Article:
PLEASANTVILLE, N.Y. (CBSNewYork) — Several communities in Westchester County are challenging the usual relationship between police and people struggling with addiction.
Instead of arrests, cops are steering addicts toward treatment with the help of volunteers, CBS2’s Christina Fan reported Monday.READ MORE: Mayor De Blasio Unveils Extreme Weather Plan To Avoid Death And Destruction Of Ida During Future Storms
Police officers with their badges and guns seem like the last people a struggling addict would reach out to for help. But cops in Westchester are trying to change that perception.
“We’re supposed to be solving problems, not just arresting people, and this is a problem that has been knocking on our door,” said Pleasantville Police Chief Erik Grutzner.
Fifteen local police chiefs gathered in Pleasantville on Monday to announce their partnership with the nonprofit Hope Not Handcuffs.
With 1.8 million New Yorkers suffering with substance abuse (and the coronavirus pandemic’s exacerbation of the drug epidemic), officers want to make sure addicts can seek help inside their departments without fear.
“People suffering with an opioid dependency are victims too. Our focus on law enforcement must always remain on helping the victim,” Grutzner said.
The program is fairly simple. Anyone suffering from addiction can walk into a participating department and ask for help. A trained volunteer from Hope Not Handcuffs will arrive within 30 minutes to guide the person into treatment.READ MORE: New York City's Vaccine Mandate Could Impact Nets Season, As Irving Reportedly Not Getting Shot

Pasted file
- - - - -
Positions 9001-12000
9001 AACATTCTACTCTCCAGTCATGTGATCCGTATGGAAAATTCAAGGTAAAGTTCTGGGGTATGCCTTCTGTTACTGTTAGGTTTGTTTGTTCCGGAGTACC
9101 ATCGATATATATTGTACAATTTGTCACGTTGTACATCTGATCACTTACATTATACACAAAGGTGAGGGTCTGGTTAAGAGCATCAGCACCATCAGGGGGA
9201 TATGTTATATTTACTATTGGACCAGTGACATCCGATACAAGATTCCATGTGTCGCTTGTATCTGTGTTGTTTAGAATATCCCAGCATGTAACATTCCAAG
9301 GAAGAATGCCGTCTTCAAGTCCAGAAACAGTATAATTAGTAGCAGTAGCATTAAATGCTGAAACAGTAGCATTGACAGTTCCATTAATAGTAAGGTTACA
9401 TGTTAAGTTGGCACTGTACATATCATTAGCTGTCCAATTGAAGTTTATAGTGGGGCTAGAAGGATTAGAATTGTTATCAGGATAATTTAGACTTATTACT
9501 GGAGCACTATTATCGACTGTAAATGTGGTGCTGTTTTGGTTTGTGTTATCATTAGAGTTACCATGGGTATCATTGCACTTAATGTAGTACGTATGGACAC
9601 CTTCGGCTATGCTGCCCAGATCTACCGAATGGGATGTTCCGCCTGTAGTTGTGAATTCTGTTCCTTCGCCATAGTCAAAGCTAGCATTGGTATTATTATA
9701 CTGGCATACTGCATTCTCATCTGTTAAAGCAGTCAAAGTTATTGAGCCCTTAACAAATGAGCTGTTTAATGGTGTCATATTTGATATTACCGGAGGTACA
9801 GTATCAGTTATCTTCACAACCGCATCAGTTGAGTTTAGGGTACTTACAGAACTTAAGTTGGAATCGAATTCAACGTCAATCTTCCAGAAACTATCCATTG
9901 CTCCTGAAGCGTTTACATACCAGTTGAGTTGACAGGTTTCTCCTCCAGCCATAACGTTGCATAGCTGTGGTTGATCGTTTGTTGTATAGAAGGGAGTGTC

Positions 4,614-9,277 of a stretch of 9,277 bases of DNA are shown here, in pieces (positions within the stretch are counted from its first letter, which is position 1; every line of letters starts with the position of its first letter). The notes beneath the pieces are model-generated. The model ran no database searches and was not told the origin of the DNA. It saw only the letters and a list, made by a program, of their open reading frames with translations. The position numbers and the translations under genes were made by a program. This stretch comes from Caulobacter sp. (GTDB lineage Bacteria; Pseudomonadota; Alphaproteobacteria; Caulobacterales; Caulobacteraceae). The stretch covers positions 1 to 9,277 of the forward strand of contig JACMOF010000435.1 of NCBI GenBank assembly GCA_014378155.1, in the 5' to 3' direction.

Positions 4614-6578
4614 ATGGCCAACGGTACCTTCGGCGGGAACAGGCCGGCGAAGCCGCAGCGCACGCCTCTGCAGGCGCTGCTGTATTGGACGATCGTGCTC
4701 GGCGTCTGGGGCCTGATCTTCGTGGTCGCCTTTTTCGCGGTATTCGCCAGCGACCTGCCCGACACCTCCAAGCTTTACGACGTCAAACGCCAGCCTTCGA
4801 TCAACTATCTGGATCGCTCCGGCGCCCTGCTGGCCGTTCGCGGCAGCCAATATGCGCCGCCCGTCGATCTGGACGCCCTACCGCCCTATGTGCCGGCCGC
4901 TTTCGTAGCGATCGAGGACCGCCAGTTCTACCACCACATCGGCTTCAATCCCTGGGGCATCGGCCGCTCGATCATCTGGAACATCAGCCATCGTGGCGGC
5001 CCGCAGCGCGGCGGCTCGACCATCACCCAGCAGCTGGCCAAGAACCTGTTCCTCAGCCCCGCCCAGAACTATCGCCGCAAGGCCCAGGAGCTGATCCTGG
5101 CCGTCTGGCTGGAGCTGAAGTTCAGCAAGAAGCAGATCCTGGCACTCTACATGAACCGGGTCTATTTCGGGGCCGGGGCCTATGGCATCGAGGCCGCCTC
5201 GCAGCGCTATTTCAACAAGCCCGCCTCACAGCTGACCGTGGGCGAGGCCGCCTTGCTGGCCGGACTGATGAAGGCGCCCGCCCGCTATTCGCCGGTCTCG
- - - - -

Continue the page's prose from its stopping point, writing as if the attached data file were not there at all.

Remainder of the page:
“We have had parents bring their kids in, looking for help,” said Annette Kahrs from the nonprofit.
Many of the “angel” volunteers who dedicate their time have seen addiction destroy the lives of those closest to them.
“I’d rather them get help before it gets them into legal problems, because we all know that it can cause… driving under the influence or, out of desperation, doing larceny,” said Melvin Tanzman from Yorktown.
Hope Not Handcuffs has helped more than 500 people find treatment since it launched in 2019. It’s aiming to break more people out of the chronic cycle of addiction.
Volunteers will work with people with or without insurance to find a treatment option.
The program is also partnering with police departments in Orange, Rockland and Sullivan Counties.MORE NEWS: Some Health Care Workers Still Defiant As New York State Vaccine Mandate Takes Effect
CBS2’s Christina Fan contributed to this report.